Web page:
The National Congress Party of Sudan has organized a protest in Khartoum against the death penalty given to Morsi, the first democratically elected president of Egypt who was deposed by the former general Abdel Fattah Sisi, Reuters has reported.
At least 800 demonstrators took to the streets of Sudan’s capital on Friday, raising their voice against the court’s decision to issue a death sentence to the deposed Egyptian president.
The demonstrators marched from the Grand Mosque after the Friday prayer, among whom were hundreds of Sudanese youth and dozens of Egyptians.
The protesters chanted slogans against Sisi, holding pictures of Morsi and other Muslim Brotherhood figures, as well as Turkish President Recep Tayyip Erdogan.
Turkish President Erdogan was known to be the first leader to criticize the Egyptian judiciary for the death penalty and slam Western countries for remaining silent.
The Egyptian court's decision has drawn widespread international criticism, with Turkey warning of regional turmoil if Morsi is executed.
Egyptian authorities had accused Morsi and 130 others of taking part in a mass jailbreak during Egypt’s 2011 revolution that ousted President Hosni Mubarak who had ruled Egypt for 30 years.
Anti-Morsi protests accusing the use of electoral victories to monopolize power were launched in Cairo on June 30, 2013 in Tahrir Square while the supporters of Morsi gathered in Rabaa Square.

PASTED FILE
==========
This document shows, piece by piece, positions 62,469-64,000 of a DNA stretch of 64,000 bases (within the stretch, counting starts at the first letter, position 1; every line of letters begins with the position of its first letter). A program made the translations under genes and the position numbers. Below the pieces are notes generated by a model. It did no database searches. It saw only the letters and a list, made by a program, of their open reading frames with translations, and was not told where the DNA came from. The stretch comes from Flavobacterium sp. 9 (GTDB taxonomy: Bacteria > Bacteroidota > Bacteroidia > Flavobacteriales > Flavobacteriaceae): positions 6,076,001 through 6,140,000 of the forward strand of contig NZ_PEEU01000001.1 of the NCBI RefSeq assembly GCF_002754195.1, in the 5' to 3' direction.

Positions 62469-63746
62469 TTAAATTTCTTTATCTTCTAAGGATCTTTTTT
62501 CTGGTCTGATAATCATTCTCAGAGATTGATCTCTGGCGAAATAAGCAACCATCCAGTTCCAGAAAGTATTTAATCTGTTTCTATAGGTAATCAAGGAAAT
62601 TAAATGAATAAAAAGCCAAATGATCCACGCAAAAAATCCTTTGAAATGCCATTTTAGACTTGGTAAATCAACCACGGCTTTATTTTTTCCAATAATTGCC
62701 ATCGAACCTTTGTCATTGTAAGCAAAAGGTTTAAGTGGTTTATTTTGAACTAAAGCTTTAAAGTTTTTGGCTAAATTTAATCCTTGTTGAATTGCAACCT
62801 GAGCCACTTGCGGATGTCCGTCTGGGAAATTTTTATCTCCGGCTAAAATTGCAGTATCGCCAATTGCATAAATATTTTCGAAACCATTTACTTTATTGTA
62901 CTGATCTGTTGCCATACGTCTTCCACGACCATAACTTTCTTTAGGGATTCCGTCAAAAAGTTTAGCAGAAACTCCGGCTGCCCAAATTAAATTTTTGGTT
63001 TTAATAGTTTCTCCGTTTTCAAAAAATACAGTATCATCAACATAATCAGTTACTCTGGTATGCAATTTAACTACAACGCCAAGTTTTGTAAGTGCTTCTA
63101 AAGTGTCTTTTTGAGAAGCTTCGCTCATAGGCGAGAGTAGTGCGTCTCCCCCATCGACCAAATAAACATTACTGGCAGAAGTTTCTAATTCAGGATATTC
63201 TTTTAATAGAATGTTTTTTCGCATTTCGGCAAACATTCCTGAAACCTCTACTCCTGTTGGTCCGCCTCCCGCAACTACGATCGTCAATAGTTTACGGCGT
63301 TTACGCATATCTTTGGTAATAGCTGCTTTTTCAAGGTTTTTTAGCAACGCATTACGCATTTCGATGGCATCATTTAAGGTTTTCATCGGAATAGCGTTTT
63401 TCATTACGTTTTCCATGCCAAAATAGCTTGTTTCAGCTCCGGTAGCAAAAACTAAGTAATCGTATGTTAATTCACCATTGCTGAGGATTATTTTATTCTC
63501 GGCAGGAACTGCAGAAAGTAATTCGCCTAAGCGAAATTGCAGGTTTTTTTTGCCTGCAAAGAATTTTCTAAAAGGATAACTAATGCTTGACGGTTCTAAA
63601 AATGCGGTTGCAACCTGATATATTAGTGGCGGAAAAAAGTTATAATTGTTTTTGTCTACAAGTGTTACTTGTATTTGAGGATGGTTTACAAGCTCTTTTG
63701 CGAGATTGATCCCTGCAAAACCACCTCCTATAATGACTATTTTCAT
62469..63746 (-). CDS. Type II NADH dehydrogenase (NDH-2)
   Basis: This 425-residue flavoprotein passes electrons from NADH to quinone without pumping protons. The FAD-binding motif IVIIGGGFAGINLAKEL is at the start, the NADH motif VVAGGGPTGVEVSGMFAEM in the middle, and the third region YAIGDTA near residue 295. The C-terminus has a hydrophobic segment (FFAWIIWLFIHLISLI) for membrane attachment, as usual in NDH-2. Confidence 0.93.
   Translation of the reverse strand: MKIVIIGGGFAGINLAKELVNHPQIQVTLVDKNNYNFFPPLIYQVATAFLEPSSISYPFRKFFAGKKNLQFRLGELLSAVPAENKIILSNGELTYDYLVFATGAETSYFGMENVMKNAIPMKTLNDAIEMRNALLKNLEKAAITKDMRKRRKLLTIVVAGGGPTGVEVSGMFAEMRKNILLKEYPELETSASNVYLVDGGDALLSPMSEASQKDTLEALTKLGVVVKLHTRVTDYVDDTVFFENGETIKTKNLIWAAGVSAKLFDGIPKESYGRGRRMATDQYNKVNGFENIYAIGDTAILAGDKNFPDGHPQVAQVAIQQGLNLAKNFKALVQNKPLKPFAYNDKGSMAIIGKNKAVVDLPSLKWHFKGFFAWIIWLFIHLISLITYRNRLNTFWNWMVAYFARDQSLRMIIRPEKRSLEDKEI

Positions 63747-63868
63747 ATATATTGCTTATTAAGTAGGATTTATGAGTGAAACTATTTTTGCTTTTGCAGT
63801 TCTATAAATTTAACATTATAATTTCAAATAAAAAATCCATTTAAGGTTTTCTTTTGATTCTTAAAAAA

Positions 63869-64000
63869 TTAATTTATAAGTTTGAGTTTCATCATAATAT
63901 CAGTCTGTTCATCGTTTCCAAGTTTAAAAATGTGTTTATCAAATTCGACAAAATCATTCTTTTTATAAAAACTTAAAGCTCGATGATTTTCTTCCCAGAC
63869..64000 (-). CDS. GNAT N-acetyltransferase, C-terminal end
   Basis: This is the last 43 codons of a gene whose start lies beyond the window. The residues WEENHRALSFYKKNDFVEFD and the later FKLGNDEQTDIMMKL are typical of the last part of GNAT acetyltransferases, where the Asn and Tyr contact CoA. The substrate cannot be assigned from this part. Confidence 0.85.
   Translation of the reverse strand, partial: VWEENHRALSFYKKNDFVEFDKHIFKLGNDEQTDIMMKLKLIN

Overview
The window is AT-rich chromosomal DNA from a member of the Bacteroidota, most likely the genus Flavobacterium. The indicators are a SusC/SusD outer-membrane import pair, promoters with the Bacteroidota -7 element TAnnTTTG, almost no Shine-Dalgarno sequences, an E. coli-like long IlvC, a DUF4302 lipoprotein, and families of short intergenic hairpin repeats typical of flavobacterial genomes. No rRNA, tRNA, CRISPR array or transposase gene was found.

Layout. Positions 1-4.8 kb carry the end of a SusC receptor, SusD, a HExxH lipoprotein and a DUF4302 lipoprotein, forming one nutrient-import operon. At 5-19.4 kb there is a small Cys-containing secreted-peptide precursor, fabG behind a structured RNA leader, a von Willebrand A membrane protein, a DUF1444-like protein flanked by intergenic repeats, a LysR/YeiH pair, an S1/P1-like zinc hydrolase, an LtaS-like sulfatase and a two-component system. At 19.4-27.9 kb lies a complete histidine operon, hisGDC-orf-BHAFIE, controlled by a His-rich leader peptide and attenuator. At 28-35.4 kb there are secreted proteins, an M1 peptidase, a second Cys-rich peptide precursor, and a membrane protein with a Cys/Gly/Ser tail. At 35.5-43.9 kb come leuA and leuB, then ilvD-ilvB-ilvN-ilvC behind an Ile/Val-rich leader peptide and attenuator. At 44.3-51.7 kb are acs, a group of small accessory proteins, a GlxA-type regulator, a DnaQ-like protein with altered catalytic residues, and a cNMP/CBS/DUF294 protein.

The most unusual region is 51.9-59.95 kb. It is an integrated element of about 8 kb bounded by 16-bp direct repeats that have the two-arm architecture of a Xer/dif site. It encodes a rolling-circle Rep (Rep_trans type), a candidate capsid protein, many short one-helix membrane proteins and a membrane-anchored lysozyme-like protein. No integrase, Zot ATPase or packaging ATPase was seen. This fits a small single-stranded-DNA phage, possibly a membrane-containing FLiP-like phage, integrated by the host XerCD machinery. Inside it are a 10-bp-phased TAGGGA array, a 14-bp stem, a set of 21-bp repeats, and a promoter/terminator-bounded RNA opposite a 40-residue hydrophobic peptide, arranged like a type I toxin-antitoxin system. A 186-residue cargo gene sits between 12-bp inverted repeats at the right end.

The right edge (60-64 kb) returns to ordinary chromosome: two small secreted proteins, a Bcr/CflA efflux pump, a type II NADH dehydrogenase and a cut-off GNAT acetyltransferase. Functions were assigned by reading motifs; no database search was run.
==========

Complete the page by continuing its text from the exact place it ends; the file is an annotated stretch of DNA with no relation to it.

On July 3, 2013, armed forces led by General Abdel Fattah el Sissi seized control of Egypt, arresting government officers in the following days, alongside other top leaders of the Muslim Brotherhood, a transnational organization known for its political activism combined with Islamic charity work.
“The West, unfortunately, still has not revealed its stance against the coup leader Sisi,” said Erdogan.
The pro-Morsi protests continued for six weeks following the military coup in Cairo, until the Egyptian armed forces raided and killed hundreds of Morsi supporters on August 14, 2013.
Human Rights Watch described the raids as “one of the world’s largest killings of demonstrators in a single day in recent history,” with the number of deaths from the Rabaa Square massacre alone being around 2,600, according to the Muslim Brotherhood.